Last acquisitions

Xcèntric Archive

The Xcèntric Archive is alive and growing non-stop. On this playlist you'll find one work for each filmography that has recently joined this large family. Real audiovisual gems located on the fringes that expand our frontiers and help to decanonise of our archive.

Asparagus, Suzan Pitt, 1979, USA, 18'.

Suzan Pitt was a self-taught American animator whose experiments in pre-digital animation in the 1970s constructed a universe as seductive as it was disturbing. The acclaimed Asparagus is just a sample of the five pieces we've incorporated into our archive, a delirious session of feminine psychoanalysis in which hippie psychedelia conspires with Art Deco aesthetics to recreate a sexual and scatological imaginary starring asparagus.

More about the dreamlike universe in Asparagus here.

Peyote Queen, Storm de Hirsch, 1965, USA, 9'.

A Beat poet and pioneer of US underground cinema, Storm de Hirsch transferred her interest in Eastern mysticism and altered states of consciousness to the New York scene of the 1960s. Among the fifteen short films joining Xcèntric, Peyote Queen (second film in The Colour of Ritual trilogy) appears as a film/talisman that combines different resources of 'cinema without camera' to explore the colour and rhythm of an expanded perception.

Give us a Smile, Leeds Animation Workshop, 1983, UK, 13'.

Leeds Animation Workshop is an English feminist collective that has been making educational animations about sexism, racism and the importance of public resources for over forty years. Give us a Smile is one of their most representative pieces, a humorous, proactive condemnation of the daily harassment suffered by women, paying particular attention to the systematic discrediting of rape victims in legal proceedings.

A Flor, The Wagner Brothers, 1992, Brazil, 10'35".

Ingrid, Elizabeth, Rosane and Helmuth Wagner Jr. grew up in a stimulating artistic environment fostered by their parents. After acquiring their first Super8, they became leading exponents of experimental celluloid animation in Brazil between 1977 and 1992. The variety of their themes converges in a scathing critique of Brazilian cultural expressions and its colonial past (Foi pena Q...1978, Respeitável público, 1987), as well as an interest in the relationship between urban life and the natural world (Metamorfose, 1977) that we see reflected in the intrepid journey of A Flor.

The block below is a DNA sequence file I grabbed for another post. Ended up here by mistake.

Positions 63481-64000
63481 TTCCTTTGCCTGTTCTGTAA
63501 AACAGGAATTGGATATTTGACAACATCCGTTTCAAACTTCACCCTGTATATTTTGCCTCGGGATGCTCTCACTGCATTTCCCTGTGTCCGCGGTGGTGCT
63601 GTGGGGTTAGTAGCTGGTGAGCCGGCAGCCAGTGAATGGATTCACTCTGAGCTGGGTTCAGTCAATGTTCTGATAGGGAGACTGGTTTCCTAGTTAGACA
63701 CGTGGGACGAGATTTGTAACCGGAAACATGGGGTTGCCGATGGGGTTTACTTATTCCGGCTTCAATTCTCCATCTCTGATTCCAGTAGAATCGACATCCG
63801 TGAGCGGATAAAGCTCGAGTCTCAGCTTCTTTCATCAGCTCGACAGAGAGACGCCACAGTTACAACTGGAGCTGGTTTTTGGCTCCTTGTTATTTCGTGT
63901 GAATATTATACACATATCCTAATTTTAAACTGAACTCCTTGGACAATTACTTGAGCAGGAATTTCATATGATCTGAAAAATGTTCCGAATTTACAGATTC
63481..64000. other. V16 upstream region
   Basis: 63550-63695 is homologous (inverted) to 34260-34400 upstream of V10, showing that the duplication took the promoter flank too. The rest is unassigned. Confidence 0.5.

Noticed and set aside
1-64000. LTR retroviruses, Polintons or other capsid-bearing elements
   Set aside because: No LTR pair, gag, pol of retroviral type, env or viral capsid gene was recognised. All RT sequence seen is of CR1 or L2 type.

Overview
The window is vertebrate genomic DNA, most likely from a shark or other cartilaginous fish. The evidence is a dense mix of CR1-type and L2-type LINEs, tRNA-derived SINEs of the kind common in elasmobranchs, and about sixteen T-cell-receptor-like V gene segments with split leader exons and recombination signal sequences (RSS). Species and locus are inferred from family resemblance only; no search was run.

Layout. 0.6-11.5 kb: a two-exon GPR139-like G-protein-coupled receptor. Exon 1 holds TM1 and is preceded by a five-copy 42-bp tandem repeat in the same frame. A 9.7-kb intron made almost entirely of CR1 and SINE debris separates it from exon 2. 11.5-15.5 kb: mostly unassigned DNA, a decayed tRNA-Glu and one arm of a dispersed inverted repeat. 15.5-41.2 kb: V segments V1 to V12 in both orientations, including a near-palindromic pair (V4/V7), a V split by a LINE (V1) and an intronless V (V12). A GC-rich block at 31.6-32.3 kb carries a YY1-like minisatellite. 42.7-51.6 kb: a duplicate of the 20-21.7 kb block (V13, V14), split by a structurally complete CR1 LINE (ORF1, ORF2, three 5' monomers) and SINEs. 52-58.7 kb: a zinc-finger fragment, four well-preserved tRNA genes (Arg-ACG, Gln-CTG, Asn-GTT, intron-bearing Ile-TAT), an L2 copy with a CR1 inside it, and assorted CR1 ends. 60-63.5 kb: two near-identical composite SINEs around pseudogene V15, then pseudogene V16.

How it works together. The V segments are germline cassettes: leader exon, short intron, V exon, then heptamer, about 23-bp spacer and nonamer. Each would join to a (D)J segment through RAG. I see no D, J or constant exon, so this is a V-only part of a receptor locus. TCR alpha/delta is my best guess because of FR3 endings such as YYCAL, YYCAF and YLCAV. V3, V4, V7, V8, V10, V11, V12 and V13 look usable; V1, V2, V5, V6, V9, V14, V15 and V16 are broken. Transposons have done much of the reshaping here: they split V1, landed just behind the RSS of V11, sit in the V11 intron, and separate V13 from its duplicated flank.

More on the Brazilian animation family here.

La mirada errante (I), Jorge Honik, 1969, Argentina, 21'45".

A founding exponent of Argentinean experimental cinema, with his Super8 camera, Jorge Honik illustrated the journeys he made during the 1960s and 1970s through Europe, Africa, Asia and America. A sample of these film diaries is La mirada errante in which, together with other works collected by Xcèntric (India-Nepal, Passacaglia y fuga, and Nubes), we witness his particular way of working the landscape via single frames - using vertiginous stop motion - alternating this with a static time that breaks the optical continuity of space.

Vadi-Samvadi, Claudio Caldini, 1981, Argentina, 4'.

Claudio Caldini has taken over from Jorge Honik and Narcisa Hirsch to delve into a plastic look at reality, prioritising non-intervention in perceiving and recording images. The short Vadi-Samvadi is an example of his interest in India, as well as an example of applying non-Western spirituality in artisanal, intuitive cinema, pursuing forms of meditation in constructing the audiovisual story.

More on Claudio Caldini's films here.

Valdediós, Elena Duque, 2018, Spain, 3'11".

The Spanish-Venezuelan Elena Duque combines programming and teaching with the creation of audiovisual pieces that animate analogue images through collage and pictorial intervention. In Valdediós, the study of a place - a monastery, a wall, a horse, a road - underlies the accelerated manipulation of their images which, affected by painting, open a door into another universe.

Elena Duque presents her films in the Xcèntric Archive here.

Impresiones en la alta atmósfera, José Antonio Sistiaga, 1988, Spain, (fragment 2').

José Antonio Sistiaga is one of the main exponents of the so-called 'animation without camera' in the Basque and Spanish context. His practice of directly manipulating celluloid is characterised by the construction of entirely hand-painted films. Impresiones en la alta atmósfera is a visual poem in 70 mm in which the imaginary vision of a constantly mutating cosmos converges with snippets of Oteiza's iconoclastic avant-garde.

Un Sourire, Aurora Gasull, Spain, 7'20".

Animator and cellist, the Catalan Aurora Gasull Altisent starts with harmonic sound as a theme from which to think about the abstract image. In Un Sourire, the author immerses herself in the synaesthetic language of the composer and ornithologist Olivier Messiaen, accompanying the melody's intimate discourse with masses of radiant colours and geometric compositions.

You can view the works of this playlist in the Xcèntric Archive.